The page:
I am already fascinated with Cambodia. The people, the ambience, the art, the history–all distinctive, fresh and intriguing. From the first moment of landing, I was not in Just Another Asian country. Immigration is always a fun house. This was no different. In addition to my luggage and daypack, I was carrying a red Whole Foods bag with some items I had left over from Laos- bananas, nuts, a sandwich I had brought for lunch on the flight.
I put it up on the counter as I presented my visa application. One of the visa officers asked me what was in the bag. I said food.
“Do you have any cookies?” he asked.
“Why yes, I think I do.” I replied.
“May I have one?”
“You certainly may.” I handed him a cookie.
He stamped my visa.
There is only one company that is authorized to run taxis from the airport. I was escorted to a Lexus SUV by a sharp, young, hip and handsome english-speaking Cambodian driver, who proceeded to hustle me in the most subtle and effective way as he drove slowly on the “highway” all the way to my hotel. He was a marvel to behold. By the time I had arrived, I had arranged a driver and a guide for the entire next day, starting at 5am, at a price quite beyond what I had imagined I would pay. He even asked what I might be doing that night and would I enjoy the company of a local female. I told him I would not be burning the candle at both ends, thank you.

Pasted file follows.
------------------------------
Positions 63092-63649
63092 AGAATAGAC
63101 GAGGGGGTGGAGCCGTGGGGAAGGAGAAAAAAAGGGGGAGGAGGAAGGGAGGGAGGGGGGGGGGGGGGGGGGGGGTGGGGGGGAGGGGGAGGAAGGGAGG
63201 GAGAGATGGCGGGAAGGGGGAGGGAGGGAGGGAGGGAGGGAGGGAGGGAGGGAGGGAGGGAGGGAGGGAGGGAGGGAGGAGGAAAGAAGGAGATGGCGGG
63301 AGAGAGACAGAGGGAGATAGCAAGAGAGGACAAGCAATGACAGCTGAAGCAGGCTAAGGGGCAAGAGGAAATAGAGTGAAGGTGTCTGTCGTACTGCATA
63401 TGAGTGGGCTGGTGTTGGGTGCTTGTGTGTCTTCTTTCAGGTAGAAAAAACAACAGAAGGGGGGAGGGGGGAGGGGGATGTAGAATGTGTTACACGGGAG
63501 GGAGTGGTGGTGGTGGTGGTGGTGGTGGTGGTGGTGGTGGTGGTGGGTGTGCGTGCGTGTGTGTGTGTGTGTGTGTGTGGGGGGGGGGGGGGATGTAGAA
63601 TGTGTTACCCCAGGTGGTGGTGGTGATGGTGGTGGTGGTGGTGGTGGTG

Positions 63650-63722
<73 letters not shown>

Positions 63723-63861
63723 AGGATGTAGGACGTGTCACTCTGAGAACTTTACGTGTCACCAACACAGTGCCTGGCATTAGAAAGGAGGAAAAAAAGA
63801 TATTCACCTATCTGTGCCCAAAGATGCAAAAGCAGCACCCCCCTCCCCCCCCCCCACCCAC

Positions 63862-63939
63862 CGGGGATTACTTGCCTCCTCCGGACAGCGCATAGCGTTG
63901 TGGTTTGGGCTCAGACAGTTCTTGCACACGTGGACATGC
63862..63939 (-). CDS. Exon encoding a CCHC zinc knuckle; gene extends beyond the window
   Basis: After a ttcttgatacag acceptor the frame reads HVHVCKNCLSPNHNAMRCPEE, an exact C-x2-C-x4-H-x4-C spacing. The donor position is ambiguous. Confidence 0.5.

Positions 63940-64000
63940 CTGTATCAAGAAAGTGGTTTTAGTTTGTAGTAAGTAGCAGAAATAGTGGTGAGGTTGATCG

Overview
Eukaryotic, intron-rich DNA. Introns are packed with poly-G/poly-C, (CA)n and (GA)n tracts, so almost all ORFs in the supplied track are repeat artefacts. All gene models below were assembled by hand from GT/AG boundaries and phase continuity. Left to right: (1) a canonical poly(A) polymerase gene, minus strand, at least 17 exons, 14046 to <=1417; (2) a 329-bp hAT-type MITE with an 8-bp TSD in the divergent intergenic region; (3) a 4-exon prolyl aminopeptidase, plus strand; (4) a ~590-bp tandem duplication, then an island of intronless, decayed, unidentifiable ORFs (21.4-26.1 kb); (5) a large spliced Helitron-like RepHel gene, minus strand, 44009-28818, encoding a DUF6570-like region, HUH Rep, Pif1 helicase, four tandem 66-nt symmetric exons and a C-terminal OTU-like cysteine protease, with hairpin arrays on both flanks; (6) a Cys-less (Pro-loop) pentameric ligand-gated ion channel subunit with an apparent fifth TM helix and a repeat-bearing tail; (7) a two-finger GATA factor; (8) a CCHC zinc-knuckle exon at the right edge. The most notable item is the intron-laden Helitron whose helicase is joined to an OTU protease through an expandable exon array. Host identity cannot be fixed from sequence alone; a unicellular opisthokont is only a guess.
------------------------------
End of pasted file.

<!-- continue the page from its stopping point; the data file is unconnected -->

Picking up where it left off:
But rise at 4:30 I did. And get on the road at 5, we did, with the driver and a 22-year old certified tourist guide. It’s not far to Angkor Wat, and by the time we were getting close, the tuk tuks were bumper to bumper in the darkness all the way to the parking area. We all walked along a bridge across the 200m moat and climbed stairs up and into the complex, filtering over to the small lake where the de riguer Angkor Wat sunrise shot will be taken. (Footnote–the perfect shot from across the lake of the sun rising directly over the middle tower only occurs during two months of the year: March and September). Except there are at least 300 people from every corner of the world already there, each positioning for the signature moment of perfect solitude we all dream of. And if we take enough pictures in the dark, perhaps we can make that sun rise sooner. It was like watching water boil. For an hour.